A man with the guide had been present at Havel's 1989 speech. He pointed to where he had stood and then began showing laminated prints of photos he had taken that day. With Art being near the group, the man assumed he was part of it and passed the prints to him first. He mentioned how Havel had taken his keys from his pocket and began to jingle them, and people in the crowd followed suit. "We now hold the keys to our own future," he said.

Art said the words caused a lump to form in his throat. When he later related the story to me, I got goose bumps.

After a time, Tim and family joined us before heading off to a park nearby on an island in the Vlatana River where the boys could run off some of their energy.

It was getting late in the afternoon, so we decided the Restaurant-Café Svatého Václava, which billed itself as a "typical Czech restaurant," might be a good place for supper. Art had half a duck, Lou had a variety plate of Czech specialties, and Deb and I had potato soup "made from Grandma's recipe" in rye-bread bowls.

The next day, Art, Deb, Lou, and I headed off for a Prague castle visit. One look at the steep hill it sits on and Art put his mind to sorting the tram system. The trip on the streetcar allowed us to see some of the architecture of Prague, while avoiding the long arduous uphill climb.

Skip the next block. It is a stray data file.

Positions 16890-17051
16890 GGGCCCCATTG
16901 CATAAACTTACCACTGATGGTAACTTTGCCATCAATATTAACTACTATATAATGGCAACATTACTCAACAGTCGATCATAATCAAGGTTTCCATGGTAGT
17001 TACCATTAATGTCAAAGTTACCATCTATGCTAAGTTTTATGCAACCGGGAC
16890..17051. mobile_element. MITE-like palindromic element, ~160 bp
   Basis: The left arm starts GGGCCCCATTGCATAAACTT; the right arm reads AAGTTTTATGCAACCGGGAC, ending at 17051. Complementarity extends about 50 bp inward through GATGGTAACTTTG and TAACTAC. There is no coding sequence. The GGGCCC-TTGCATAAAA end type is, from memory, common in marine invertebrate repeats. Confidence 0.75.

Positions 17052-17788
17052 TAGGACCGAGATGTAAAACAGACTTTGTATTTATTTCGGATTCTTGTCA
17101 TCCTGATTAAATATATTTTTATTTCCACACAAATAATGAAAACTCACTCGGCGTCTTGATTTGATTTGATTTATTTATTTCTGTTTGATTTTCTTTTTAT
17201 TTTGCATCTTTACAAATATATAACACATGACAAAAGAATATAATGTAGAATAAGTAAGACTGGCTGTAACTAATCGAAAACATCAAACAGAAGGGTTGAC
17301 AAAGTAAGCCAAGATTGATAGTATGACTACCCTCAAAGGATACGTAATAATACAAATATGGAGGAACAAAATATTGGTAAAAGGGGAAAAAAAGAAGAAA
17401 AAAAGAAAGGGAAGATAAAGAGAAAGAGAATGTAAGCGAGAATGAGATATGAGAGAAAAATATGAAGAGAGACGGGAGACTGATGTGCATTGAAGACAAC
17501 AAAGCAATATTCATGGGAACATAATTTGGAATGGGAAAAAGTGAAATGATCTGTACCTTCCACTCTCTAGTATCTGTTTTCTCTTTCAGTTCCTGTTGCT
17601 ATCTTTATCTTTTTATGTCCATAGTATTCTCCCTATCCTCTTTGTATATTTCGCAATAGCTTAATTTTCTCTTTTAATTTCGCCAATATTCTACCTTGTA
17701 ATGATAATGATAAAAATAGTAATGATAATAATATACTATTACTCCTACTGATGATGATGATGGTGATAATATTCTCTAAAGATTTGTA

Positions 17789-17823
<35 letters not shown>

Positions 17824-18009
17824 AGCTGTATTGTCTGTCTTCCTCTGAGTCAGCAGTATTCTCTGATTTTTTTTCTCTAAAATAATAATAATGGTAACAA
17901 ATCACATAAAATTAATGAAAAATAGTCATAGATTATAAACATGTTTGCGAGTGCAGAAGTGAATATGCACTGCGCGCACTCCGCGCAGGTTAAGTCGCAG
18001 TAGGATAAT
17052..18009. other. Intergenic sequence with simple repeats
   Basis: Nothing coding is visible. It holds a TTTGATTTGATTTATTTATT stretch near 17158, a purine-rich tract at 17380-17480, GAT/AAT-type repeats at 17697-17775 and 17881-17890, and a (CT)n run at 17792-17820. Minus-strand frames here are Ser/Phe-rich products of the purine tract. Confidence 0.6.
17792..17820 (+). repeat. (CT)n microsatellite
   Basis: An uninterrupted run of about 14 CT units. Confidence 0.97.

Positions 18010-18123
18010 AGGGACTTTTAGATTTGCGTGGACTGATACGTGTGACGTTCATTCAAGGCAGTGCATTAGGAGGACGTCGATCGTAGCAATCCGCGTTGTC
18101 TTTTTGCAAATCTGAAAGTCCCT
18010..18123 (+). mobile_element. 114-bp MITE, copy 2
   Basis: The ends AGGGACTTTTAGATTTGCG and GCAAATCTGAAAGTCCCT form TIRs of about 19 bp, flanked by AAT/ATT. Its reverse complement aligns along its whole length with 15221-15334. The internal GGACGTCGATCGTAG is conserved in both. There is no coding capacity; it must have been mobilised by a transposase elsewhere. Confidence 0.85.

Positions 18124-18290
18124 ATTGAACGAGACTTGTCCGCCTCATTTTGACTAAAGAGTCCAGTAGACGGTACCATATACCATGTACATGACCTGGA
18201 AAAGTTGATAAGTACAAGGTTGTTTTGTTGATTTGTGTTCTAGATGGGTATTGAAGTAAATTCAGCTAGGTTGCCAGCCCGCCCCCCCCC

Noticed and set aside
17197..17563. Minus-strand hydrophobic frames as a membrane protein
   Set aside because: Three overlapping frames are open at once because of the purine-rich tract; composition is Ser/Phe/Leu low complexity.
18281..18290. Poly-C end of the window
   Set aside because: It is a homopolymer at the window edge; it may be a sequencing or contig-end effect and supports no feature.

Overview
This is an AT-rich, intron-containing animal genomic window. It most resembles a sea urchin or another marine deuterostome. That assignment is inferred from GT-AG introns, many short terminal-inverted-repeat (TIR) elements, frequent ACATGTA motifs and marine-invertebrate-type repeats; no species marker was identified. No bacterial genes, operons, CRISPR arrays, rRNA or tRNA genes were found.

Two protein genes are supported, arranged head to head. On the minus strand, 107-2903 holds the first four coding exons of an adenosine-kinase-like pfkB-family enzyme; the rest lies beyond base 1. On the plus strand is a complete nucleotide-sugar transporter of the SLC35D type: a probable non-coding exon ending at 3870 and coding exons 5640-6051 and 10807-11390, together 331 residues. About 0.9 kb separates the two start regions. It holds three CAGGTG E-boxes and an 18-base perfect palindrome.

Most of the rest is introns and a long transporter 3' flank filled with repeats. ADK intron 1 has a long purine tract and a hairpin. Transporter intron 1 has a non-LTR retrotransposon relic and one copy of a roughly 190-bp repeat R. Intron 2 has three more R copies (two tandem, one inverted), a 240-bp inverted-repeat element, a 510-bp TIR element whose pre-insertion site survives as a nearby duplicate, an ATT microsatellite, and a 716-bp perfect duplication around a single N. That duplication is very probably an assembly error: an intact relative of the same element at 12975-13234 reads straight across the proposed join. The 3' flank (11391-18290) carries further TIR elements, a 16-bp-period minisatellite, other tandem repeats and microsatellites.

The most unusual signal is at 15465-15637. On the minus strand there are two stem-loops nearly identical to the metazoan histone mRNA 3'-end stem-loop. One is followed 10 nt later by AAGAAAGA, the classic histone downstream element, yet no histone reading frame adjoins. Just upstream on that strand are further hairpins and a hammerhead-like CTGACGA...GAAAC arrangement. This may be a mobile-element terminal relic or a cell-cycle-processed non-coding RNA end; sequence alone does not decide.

We would have liked to have spent more time at the castle, with its royal gardens, multiple courtyards, and St. Vitas Gothic cathedral, but we had other desires as well - such as stopping at a café to sample the Medovník Marlenka - Czech honey cake.

Then we took two more trams to meet Tim, Meike and boys for a one-hour boat ride on the river. It was a relaxing ride as the narrator pointed out the history of various buildings and bridges in Czech, German and English.

On the return leg of our journey, we were serenaded to the hauntingly-beautiful song, "Vltava" - the second movement of Bohemian composer Bedřich Smetana's six-movement suite, "My Country." It's one of those pieces everyone recognizes, but whose name doesn't stick for some reason. The complete work expresses Smetana's love of his homeland, while "Vltava" is about the sights someone would see moving downstream as it grows from a brook to a river. Smetana composed the song late in his life when he was completely deaf, yet it took him less than three weeks to complete.

It was hard Monday to say "Ahoj" (ah-hoy) - "goodbye" in Czech - to Prague and "auf Wiedersehen" to our German "kids," but we had packed a lot - family, friends, Czech food, shopping, history, sight-seeing, music, and fun - into our unforgettable Prague weekend.

Top (l-r): a renovated barn was our home away from home; Gloria greets Meike, Tim, Mats (left) and Timo on their arrival; Meike, Art, Deb (left), Lou and Tim shop, while the boys entertain themselves in the Tesco store; Vaclav Havel greeting the crowd on Wenceslas Square in 1989. Bottom (l-r): red circle on present-day photo indicates location where Havel stood; adults are moving slowly in the square while the boys are full of energy. Black "spot" over Meike's head is the Wenceslas statue and the building behind is the national museum; church at Prague castle; Vlatava boat ride. (Havel photo courtesy Radio Free Europe website.)